How not to talk about the deficit: A guide to Washington's "debate" about the budget.

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Feb. 3 2011 4:32 PM

What We Talk About When We Talk About the Deficit

How Washington avoids having an "adult conversation" about the federal budget.

President Obama
President Obama

Politicians in Washington like to talk about talking about the budget deficit. They acknowledge it. They emphasize the importance of talking about it. They suggest they have strong feelings about it. But when it comes to details, they get vague. Not since Bill Clinton's second term has there been a topic people talk about so much without wanting to be specific.

John Dickerson John Dickerson

John Dickerson is Slate's chief political correspondent and author of On Her Trail. Read his series on the presidency and on risk.

On Wednesday, senior White House officials offered an example of this phenomenon. They held a briefing for reporters about the president's new energy initiative. Part of  his "Win the Future" campaign, there were the requisite new slogans. The "Better Building Initiative" sets goals for improvements in energy efficiency. "Race to Green" offers grants to state and local governments that make it easier to retrofit buildings to install energy-saving technology. But when asked how much it would all cost, there were no numbers. The Wall Street Journal's Laura Meckler asked why, since the president's budget—which will be released in two weeks—has been completed. The senior administration officials should know exactly how much the initiatives cost. After all, they are senior.

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There were three possible answers to her question: a) We are spending a lot and don't want criticism of how much we're spending to overshadow coverage of the president's exciting new initiative; b) We're spending very little and don't want the headline on the president's exciting new initiative to be "Big Whoop"; or c) We really don't know because we're making this up.

Meckler got d) No answer at all: "There's a lot of information in the budget. It will be out in due course. There'll be plenty of details about these proposals and lots of other proposals when the budget actually comes out." It was a phone briefing, but I imagined lots of waving of senior hands as this was being said.

This is typical, and just one of the ways to stay unspecific about how to reduce the deficit that this year is estimated to be $1.5 trillion. Here are some other ways, ranked in rough order from most embarrassing to most courageous:

Diet Tomorrow: Suggest new programs but don't say how you'll pay for them.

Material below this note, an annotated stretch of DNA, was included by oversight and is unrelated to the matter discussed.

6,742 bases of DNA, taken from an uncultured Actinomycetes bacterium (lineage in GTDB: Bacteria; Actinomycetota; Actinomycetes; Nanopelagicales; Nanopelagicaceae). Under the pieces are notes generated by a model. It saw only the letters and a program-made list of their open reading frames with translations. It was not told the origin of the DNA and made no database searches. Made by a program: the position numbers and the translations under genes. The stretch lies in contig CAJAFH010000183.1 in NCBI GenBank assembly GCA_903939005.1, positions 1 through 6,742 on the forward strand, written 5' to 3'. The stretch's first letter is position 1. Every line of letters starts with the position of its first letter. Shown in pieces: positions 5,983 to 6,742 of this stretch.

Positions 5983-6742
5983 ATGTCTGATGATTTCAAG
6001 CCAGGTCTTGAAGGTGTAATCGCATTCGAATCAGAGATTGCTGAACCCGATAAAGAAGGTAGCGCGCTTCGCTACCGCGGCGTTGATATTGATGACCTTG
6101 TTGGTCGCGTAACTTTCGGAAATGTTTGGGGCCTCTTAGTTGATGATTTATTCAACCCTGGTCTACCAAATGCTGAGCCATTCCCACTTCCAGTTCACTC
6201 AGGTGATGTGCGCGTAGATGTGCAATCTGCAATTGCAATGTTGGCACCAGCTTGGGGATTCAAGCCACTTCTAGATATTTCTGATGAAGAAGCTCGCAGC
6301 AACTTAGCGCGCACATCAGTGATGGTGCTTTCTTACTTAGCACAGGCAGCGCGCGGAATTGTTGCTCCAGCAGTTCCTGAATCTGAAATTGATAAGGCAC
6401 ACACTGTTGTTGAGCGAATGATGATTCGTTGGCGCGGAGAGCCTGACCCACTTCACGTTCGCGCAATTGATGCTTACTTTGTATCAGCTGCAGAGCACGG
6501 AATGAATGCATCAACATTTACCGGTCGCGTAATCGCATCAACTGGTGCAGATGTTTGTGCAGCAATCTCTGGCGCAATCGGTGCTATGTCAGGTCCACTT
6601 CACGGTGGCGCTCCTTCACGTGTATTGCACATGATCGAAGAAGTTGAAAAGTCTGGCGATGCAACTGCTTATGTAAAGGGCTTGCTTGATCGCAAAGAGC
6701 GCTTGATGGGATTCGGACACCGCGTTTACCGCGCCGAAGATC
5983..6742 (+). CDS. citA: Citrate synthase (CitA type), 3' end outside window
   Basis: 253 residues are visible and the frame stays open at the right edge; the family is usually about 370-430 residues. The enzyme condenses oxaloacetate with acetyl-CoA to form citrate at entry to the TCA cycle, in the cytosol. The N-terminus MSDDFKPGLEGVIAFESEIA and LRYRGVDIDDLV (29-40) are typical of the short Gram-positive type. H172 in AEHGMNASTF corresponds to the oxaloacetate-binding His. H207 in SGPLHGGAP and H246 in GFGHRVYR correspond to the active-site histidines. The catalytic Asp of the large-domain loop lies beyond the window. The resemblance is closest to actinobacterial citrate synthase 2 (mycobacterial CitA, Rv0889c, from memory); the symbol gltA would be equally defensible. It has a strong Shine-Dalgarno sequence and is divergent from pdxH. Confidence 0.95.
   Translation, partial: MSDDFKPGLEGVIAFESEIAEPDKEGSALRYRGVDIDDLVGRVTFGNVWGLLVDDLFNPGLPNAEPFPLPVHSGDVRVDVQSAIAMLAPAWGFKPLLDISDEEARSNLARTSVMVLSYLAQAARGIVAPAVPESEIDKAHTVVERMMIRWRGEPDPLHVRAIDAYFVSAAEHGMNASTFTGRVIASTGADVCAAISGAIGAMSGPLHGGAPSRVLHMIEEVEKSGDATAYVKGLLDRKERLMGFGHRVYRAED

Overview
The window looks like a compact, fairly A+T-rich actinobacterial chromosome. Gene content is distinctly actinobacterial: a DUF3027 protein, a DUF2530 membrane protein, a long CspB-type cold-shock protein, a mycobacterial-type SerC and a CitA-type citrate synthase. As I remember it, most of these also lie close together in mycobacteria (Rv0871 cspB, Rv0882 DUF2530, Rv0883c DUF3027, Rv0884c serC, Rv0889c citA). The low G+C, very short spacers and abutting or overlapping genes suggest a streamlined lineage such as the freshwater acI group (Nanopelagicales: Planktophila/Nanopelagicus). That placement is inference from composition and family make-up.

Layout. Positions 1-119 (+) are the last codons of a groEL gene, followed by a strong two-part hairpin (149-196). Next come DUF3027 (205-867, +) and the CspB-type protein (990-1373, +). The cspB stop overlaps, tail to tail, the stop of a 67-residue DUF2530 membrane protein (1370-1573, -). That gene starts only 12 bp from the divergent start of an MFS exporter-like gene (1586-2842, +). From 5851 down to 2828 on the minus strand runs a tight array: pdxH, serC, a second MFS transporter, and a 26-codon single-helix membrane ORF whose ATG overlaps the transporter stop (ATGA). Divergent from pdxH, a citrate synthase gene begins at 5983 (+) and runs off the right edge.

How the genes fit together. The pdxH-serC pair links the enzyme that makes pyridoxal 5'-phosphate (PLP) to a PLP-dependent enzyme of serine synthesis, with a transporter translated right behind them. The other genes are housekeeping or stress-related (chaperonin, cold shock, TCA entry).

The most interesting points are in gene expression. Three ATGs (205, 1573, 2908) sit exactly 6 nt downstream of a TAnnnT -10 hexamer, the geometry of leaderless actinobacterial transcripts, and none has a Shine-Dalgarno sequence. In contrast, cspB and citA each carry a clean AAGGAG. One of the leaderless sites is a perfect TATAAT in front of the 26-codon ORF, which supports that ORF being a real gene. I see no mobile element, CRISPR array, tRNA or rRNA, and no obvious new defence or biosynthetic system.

Blue Ribbon Duck: Call for a commission to study the deficit, or entitlement spending, or whatever it is about the budget you don't want to talk about.

Blue Ribbon Dodge: Call for a commission and when it offers suggestions, ignore them. (This is the president's present posture toward his deficit commission.)

Spinach Some Day: Declare that pruning entitlements is necessary but suggest no way to do so.                                     

The Big Empty: Call for a balanced budget amendment or a spending cap, with no specifics about how to implement either.

Fear: Say that any spending reductions beyond those you like will shut down the government.

Lafferable: Declaring that the budget must be shrunk by spending cuts alone.

Fish Story: Boast about tiny cuts that address only a fraction of the problem.

YoungAdult: Support a tough deficit commission report even though you don't like some provisions. Sens. Dick Durbin and Tom Coburn did this.

There is one man who likes to get specific about spending cuts. Rep. Paul Ryan, the House budget chairman, is the Kenneth Starr of budgets: When he gets specific about the deficit, even his allies wince. He's got a deficit reduction plan that few of his Republican colleagues will sign on to. The cuts are too big and the changes to programs like Medicare and Social Security are too politically potent. Democrats won't sign on because he doesn't account for lost revenue from tax cuts. (See above under Lafferable.)

On Thursday, Ryan introduced a smaller version that he says is just the start of a programmatic attack on federal spending. He proposed a $74 billion discretionary reduction for this spending year, the largest single year cut in decades. It included a $16 billion cut in defense spending that Majority Leader Eric Cantor had been telegraphing for weeks.

Ryan has company in his specificity. There are several bipartisan groups of lawmakers. My colleague David Weigel writes about Sens. Claire McCaskill and Bob Corker. Sens. Mark Warner and Saxby Chambliss are also trying to work out budget deficit proposals. There are even hints that the White House is trying to work out a quiet deal on entitlements with Republicans like the secret one they hatched with Minority Leader Mitch McConnell on continuing the Bush tax cuts.

In two weeks the president will offer his own budget, making the conversation more specific. Gauzy deficit talk will continue, of course. But it may turn out to be a lot like the deficit itself: In a few months, we might see a net reduction.

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